[00:32:40] Thank you very much Dr. Hassanein, for developing and delivering such a great presentation on explaining the implications of Ramadan among those living with diabetes. Now to present the dietary recommendations for people with diabetes who plan to fast during Ramadan and to share insight from clinical practice, we have Vivian Ng who is a registered dietitian and certified diabetes educator with a Master's of Public Health and Community Nutrition. Vivian works at Don Mills Diabetes Education Program at Flemington Health Center in Toronto. Flemington Health Center is an innovator in creating and running Ramadan and diabetes programs at community health centers and mosques throughout the GTA for more than eight years. Vivian has had the privilege to help contribute to the curriculum and provisions of these programs. In addition to seeing many clients one on one for diabetes and Ramadan counseling. She is a strong advocate for supporting safe fasting whenever possible. So thank you Vivian for joining us and over to you.
[00:33:49] Thank you Stephanie. Thank you for having me here today. So in terms of objectives, I'm going to review kind of the main dietary recommendations for people with diabetes who intend to fast during the month of Ramadan and also share some insights along the way from clinical practice experience in supporting clients to fast safely. So to start I like to compare how meal patterns are different when patients are fasting during Ramadan versus their usual diet as this can help us understand some of the recommendations. So when patients are not fasting their usual nutrition guidelines are to have three regular meals. So usually the breakfast, lunch and the dinner and space no more than about four to six hours apart and also to ensure that they have adequate fluid intake throughout the day. However during Ramadan, things change. Many people might only eat one or two meals a day and they're spaced about 16 hours apart this year. So from sunrise to sunset which is a really long time, and their fluid intake is also limited because you're only drinking during the non fasting hours which is only about eight hours in the night. And oftentimes that intake of sweets and fried foods can be increased as well during this time.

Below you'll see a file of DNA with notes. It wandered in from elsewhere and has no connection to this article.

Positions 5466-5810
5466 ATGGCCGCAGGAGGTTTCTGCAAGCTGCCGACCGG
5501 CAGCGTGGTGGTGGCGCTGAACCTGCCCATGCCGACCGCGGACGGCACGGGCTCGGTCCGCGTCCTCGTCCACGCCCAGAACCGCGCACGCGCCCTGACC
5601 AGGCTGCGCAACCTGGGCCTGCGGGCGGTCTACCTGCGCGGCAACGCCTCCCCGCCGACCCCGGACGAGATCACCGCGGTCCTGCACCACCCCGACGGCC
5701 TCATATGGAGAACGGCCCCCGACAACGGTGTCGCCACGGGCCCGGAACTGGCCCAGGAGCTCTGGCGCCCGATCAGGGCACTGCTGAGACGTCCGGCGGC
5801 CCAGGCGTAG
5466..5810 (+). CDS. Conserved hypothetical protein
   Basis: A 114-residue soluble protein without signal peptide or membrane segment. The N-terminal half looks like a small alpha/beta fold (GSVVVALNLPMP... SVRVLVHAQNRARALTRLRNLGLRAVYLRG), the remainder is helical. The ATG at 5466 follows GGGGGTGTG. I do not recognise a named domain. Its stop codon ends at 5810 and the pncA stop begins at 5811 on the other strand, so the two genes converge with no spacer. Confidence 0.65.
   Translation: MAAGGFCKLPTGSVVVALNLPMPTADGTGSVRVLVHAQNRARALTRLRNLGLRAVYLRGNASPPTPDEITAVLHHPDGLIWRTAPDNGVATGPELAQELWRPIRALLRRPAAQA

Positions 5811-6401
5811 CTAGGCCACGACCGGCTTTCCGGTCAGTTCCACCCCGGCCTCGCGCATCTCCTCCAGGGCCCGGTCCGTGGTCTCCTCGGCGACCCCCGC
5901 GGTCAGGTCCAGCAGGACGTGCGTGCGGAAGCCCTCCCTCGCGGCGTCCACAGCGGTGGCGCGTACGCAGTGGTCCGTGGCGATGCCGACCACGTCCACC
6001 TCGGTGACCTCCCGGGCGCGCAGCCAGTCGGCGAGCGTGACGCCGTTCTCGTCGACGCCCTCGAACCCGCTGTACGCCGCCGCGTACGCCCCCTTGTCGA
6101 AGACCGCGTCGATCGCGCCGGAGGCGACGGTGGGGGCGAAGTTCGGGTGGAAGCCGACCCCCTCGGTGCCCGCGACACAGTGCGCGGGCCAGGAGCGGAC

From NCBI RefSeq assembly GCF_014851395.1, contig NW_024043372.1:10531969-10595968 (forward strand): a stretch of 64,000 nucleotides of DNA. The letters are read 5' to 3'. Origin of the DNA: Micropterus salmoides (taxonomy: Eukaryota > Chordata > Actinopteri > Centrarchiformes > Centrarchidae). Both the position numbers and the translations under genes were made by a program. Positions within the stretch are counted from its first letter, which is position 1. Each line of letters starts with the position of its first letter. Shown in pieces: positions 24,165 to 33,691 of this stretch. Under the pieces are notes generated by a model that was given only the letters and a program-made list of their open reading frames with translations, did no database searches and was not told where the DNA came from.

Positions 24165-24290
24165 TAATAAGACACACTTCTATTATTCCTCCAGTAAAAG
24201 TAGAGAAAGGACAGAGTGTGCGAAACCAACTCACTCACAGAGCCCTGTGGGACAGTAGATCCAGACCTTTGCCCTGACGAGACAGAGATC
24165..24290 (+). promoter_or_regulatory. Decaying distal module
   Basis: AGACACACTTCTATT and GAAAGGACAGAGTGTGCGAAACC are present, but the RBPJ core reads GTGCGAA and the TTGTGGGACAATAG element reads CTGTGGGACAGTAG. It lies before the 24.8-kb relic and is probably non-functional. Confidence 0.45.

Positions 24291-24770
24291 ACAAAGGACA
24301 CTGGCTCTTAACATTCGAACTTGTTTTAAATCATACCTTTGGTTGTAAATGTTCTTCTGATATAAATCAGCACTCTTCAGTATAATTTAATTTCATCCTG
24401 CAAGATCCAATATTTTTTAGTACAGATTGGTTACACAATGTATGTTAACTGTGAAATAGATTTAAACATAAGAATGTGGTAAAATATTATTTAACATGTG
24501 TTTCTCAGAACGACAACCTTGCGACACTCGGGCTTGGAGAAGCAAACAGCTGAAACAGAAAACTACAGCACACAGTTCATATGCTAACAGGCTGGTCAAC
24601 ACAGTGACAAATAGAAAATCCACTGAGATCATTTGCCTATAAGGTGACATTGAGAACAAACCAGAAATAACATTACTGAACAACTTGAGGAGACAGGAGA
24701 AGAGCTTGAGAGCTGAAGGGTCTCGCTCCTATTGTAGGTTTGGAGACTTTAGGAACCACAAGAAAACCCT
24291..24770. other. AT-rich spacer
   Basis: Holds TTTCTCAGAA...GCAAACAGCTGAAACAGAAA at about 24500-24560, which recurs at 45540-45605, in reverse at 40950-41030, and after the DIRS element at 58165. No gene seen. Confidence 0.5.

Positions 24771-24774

[00:35:30] The first recommendation is to try and distribute total food and caloric intake as evenly as possible over two to three meals and snacks. The primary goal is to avoid very high or very low blood sugars throughout the day. As mentioned earlier the total non fasting period is only about eight or nine hours and you're trying to fit two or three meals in during this short period of time. The recommendation is to have the Suhoor, which is the early morning meal before sunrise, ao around 5:00a.m. or so, then Iftar around 9:00p.m. and then another small snack or meal a few hours later to help get enough nutrients and calories in. In terms of caloric distribution, you want to try and have about 30 to 40 percent of calories at the morning meal and about 40 to 50 percent with the evening meal and then the rest 10 to 20 percent with the third meal or snack in the night. Basically you're trying to mimic a usual meal pattern as best as possible.